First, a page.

I water my conifers regularly but the leaves go brown. Why?
It could be lack of lime, but it could also be either left over damage from winter cold or a lack of sunlight. Do you prune your conifers? If you do, you may have pruned the top too wide. If you do not, they may need to be pruned a bit to allow more sun to the lower branches.
I live in Tasmania's northwest coast and have four conifers, about six feet tall, planted in a line next to one another. I have noticed that some areas are turning brown. This is mainly around the bottom and one has brown appearing on the side. I was told that it may be a lack of lime in the soil. I was also told that this is normal in the summer and I should not do anything. Can you please advise me?
It could be lack of lime, but it could also be either left over damage from winter cold or a lack of sunight. The sunlight is especially true if the tree or shrub is affected on the bottom of the plant. Sunlight does not get down to the lower branches through the upper branches and the lower limbs start to die.
Do you prune your conifers? If you do, you may have pruned the top too wide. If you do not, they may need to be pruned a bit to allow more sun to the lower branches.
Some of their needles are dropping.
Perlite can help with drainage. If the soil is staying too wet, this could be causing the needle drop. Make sure that there is plenty of drainage holes at the bottom of the pot as well.
We have over 300 conifers in our garden, several different species. We are now in late/mid summer and several of them are showing signs of distress. Whole branches are turning brown and brittle and losing their growth and needles. We have experienced a wet summer. Can excess wetness affect the health of the trees? I surface feed them all fish blood and bone in early spring and again in mid summer. Is it possible to overfeed them, and am I using the right fertilizer or is there a better one available? Thank you so much. I do hope you can help. Regards, Wendy.
Yes, wet summers can affect them by causing fungus or root rot. It may be a fungus on the needles or it can be a root rot of the roots.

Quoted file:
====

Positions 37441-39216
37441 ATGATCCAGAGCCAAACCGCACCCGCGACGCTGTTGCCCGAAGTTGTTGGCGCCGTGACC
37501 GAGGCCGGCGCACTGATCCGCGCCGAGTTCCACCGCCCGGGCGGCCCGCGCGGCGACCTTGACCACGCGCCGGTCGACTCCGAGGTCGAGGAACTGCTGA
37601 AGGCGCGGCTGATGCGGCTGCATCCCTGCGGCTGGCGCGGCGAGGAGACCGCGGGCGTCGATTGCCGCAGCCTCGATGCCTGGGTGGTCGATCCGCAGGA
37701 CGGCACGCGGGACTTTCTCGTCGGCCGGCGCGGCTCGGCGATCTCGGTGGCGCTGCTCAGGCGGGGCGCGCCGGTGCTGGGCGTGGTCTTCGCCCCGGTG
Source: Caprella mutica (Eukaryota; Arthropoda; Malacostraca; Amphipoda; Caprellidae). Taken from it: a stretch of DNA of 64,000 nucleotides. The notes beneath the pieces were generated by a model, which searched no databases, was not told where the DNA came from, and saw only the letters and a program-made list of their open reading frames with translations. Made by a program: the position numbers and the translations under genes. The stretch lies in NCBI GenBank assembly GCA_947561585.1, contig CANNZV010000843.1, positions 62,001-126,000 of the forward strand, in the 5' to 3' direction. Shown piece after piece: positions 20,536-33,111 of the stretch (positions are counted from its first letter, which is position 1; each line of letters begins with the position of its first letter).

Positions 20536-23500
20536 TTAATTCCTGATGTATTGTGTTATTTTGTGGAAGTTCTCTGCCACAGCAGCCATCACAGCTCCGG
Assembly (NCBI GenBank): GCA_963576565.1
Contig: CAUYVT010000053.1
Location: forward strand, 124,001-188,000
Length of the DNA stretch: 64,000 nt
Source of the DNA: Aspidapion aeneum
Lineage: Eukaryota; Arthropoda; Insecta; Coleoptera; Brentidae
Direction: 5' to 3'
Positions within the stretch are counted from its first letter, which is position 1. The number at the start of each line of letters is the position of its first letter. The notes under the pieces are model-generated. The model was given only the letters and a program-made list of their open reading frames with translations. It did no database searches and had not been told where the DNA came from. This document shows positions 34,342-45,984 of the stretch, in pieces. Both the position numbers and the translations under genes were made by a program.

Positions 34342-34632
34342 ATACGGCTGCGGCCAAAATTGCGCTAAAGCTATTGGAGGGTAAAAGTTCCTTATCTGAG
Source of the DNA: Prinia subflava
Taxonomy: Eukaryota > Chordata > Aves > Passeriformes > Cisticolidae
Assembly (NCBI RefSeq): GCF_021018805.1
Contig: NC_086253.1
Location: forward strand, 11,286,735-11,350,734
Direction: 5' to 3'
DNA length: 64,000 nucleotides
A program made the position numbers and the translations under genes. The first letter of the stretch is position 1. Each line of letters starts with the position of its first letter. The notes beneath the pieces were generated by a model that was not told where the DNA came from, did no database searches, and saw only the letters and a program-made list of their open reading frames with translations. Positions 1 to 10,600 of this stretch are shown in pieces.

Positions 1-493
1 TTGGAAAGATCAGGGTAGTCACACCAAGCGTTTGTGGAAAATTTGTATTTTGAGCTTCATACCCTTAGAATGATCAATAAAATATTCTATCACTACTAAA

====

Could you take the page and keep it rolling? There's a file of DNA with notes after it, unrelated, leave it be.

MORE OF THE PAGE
Try treating the needles with a fungicide and check the roots for softness and rotting.
If I have conifers felled in my garden and the roots ground up, can I replant the area with new trees straight away?
As long as the trees that had been there were not removed due to disease issues or there are no chemicals in the soil, it should be fine to replant now. This article has more info: https://www.gardeningknowhow.com/plant-problems/environmental/planting-in-old-spaces.htm
I had a few huge and tall conifer trees chopped down last June. Only the trunks are left now. Will they grow again? And how long will that take? A lot of the bark from the tree trunk is peeling off and can see the inner layer, but I cannot see any green. Please advise what I should do to them. Thank you!
Unlike many deciduous trees and shrubs, most conifers will not resprout if cut all the way back to the base. Typically, pruning of conifers is only done as a last resort because of this and then it's only trimming for shape or to remove dead/diseased growth.
I have just dug up a conifer tree, about 2 metres tall. I tried to dig around the roots as much as possible. The roots are now about 65 cm in length roughly. Can I now plant this tree in a pot? If so, how big does the pot need to be? I have a 66 cm round pot. Shall I leave the roots as they are or shall I snip them back? Will this tree survive?Any help would be appreciated.
You can probably root prune some (so it fits comfortably), but I wouldn't take too much off. Also, the pot needs to be at least 2 inches larger than the rootball, though I would go slightly larger than this if you do not want to repot anytime soon. These articles have additional information that should help you: https://www.gardeningknowhow.com/ornamental/trees/tgen/growing-trees-in-containers.htm, https://www.gardeningknowhow.com/special/containers/how-to-grow-container-trees.htm